These activities in the new field of industry gave rise to a great demand for skilled workers and foremen. To meet this demand, the government opened a school of mechanical engineering in Bangalore with the late SV Shetty as superintendent around 1913. He was later delegated to the electrical department and hence loaned to the education department.

To boost higher education and enable students in Mysore to play their part in the field of engineering, Mysore University was founded in 1916 as a unitary type. Along with the birth of the university, an engineering college was also established in Bangalore in 1917, as some facilities regarding housing and work already existed in the engineering college.

According to the order of the government, the college was only temporarily located in Bangalore. Initially, education and training was provided in only two branches of engineering, civil engineering and mechanical engineering.

In fact, the establishment of the university met with many setbacks and efforts were made to thwart the attempt of several influential circles. However, the university proposal had the stamp of Visvesvaraya throughout with the strong support of Maharaja of Mysore Krishna Raja Wodeyar.

The School of Mechanical Engineering was established in 1913. The necessary buildings were set up between Cenotaph Road and Post Road. This was the start of the current main building of the college facing the Krishnarajendra circle. The central part now housing the library was also erected at this time and some structures were erected to house stores, a forge and a carpentry.

Previously, the electrical department had set up buildings and a carriage barn as part of a plan to operate a streetcar service in the city. The necessary equipment had been ordered and even shipped from the United States for this historical interest. Unfortunately, the famous German raider Emden had torpedoed the ship during the First World War, thus sinking the plans in the sea forever. KR Seshachar, an illustrious alumnus of Madras University, has been appointed as the first director. He modeled the courses on the Madras model with some modifications.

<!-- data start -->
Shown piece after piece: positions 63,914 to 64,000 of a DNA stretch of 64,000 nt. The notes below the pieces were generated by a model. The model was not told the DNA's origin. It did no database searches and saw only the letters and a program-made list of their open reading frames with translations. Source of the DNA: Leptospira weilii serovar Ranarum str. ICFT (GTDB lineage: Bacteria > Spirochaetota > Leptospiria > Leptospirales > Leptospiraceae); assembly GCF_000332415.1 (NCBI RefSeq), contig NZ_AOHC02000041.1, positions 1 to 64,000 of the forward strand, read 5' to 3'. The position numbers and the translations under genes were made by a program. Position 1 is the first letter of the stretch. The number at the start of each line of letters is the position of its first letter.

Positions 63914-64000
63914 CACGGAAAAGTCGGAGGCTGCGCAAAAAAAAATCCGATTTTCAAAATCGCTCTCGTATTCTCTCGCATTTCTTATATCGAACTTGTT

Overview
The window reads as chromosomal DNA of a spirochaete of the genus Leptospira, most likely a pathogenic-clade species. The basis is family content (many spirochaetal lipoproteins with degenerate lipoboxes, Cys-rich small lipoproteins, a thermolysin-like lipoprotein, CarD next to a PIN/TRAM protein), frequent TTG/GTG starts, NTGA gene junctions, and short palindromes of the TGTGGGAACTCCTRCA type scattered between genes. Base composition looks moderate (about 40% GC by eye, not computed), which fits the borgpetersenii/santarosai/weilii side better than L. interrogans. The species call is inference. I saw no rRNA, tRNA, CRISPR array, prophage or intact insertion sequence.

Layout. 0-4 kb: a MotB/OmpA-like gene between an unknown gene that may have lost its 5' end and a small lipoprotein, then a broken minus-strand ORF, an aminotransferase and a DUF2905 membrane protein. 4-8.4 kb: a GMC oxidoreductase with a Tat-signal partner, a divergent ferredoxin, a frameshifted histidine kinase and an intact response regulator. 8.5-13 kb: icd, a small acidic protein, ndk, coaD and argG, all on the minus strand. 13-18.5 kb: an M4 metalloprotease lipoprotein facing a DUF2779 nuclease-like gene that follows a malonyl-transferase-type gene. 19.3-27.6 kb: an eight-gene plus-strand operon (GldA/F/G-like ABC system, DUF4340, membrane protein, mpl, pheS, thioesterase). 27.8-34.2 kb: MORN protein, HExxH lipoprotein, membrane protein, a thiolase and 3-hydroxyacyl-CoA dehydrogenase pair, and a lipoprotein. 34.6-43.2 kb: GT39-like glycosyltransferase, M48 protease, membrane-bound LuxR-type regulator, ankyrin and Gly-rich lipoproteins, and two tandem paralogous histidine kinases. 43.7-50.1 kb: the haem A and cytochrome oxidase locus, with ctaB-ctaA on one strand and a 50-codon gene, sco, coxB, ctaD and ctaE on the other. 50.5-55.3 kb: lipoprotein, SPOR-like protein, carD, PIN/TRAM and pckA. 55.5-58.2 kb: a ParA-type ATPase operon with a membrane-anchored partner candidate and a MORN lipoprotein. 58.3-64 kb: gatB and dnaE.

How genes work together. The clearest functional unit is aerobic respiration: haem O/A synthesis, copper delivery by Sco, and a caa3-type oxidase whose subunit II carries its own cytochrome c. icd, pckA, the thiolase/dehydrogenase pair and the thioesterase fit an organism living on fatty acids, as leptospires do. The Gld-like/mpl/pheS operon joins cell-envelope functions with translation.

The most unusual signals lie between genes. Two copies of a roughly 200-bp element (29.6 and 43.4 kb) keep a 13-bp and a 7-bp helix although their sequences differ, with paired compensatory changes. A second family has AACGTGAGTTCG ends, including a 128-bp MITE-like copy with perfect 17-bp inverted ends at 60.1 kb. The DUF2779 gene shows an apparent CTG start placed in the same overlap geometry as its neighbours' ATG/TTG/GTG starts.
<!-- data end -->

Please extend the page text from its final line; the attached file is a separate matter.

Later, in 1917, the institution was converted into a full engineering college as the Government College of Engineering and was affiliated with Mysore University. It is the fifth engineering school to be established in the country and the first in Karnataka. In 1964, the college’s affiliation changed from Mysore University to Bangalore University.

In 1971 the college was renamed Visvesvaraya College of Engineering and in 1972 it was again renamed University Visvesvaraya College of Engineering. In the same year, the institution also launched evening classes in electronic engineering.

The city campus, located at KR Circle, houses the Department of Mechanical Engineering, Department of Electrical Engineering, Department of Electronic Engineering, and Department of Computer Science and Engineering spread over 12.5 acres of land. Civil Engineering and Architecture Departments are located at Jnanabharathi Campus, Mysore Road. The institution currently offers eight undergraduate programs and 24 postgraduate programs and the institution has awarded more than 200 doctorates.

After the trifurcation of Bangalore University, the state government decided to develop UVCE, which was under Bangalore University as an autonomous institution like IITs. The government has brought into force the Visvesvaraya University College of Engineering Act 2021 effective March 25, 2022.

On the recommendation of the state government, the governor of Karnataka on August 10 appointed B Muthuraman, former president of Tata International and Tata Steels, the first chairman of the board of governors of the university for four years. Notable alumni of the university include computer scientist DR SS Iyengar, IAS officer Manjunath Prasad, Prahalada, former director of the Defense Research and Development Laboratory, actor HG Dattatreya, musical director Manomurthy, theater practitioner Prakash Belawadi, former cricketer CK Nandan, actor Ramesh Arvind among others.

Statue of Visvesvaraya at KR Circle

Overseeing the UVCE is a five-foot-tall statue of Visvesvaraya installed at KR Circle. The statue was unveiled by former Indian President VV Giri on September 14, 1970. On September 15, 2021, on the occasion of Engineer’s Day and to mark the birth anniversary of Visvesvaraya, the Chief Minister Basavaraj Bommai dedicated the “Sir M Visvesvaraya Chowka” to the KR Cercle.

The statue of Sir M Visvesvaraya installed at KR Circle. (Express photo by Jithendra M)

Maintained by the BBMP, the chowka is made of boards bearing famous quotes from Visvesvaraya. The chowka also has a mini library consisting of books related to Mechanical Engineering, Civil Engineering and Bengaluru Roads among others.